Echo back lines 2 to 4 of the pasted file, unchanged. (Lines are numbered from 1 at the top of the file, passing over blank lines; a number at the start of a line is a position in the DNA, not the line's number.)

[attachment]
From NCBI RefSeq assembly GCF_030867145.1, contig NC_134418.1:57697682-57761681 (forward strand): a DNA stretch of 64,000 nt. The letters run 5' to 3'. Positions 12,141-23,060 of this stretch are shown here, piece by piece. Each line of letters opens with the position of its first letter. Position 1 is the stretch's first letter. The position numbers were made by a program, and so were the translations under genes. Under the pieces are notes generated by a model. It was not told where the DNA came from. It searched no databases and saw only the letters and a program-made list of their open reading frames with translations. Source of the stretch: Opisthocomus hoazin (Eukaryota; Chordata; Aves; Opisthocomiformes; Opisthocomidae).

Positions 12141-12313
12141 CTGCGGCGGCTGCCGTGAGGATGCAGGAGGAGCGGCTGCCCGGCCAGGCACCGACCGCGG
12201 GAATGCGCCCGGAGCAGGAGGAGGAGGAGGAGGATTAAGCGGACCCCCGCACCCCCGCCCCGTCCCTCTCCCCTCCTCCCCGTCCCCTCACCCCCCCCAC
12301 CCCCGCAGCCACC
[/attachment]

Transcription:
Positions 12141-12313
12141 CTGCGGCGGCTGCCGTGAGGATGCAGGAGGAGCGGCTGCCCGGCCAGGCACCGACCGCGG
12201 GAATGCGCCCGGAGCAGGAGGAGGAGGAGGAGGATTAAGCGGACCCCCGCACCCCCGCCCCGTCCCTCTCCCCTCCTCCCCGTCCCCTCACCCCCCCCAC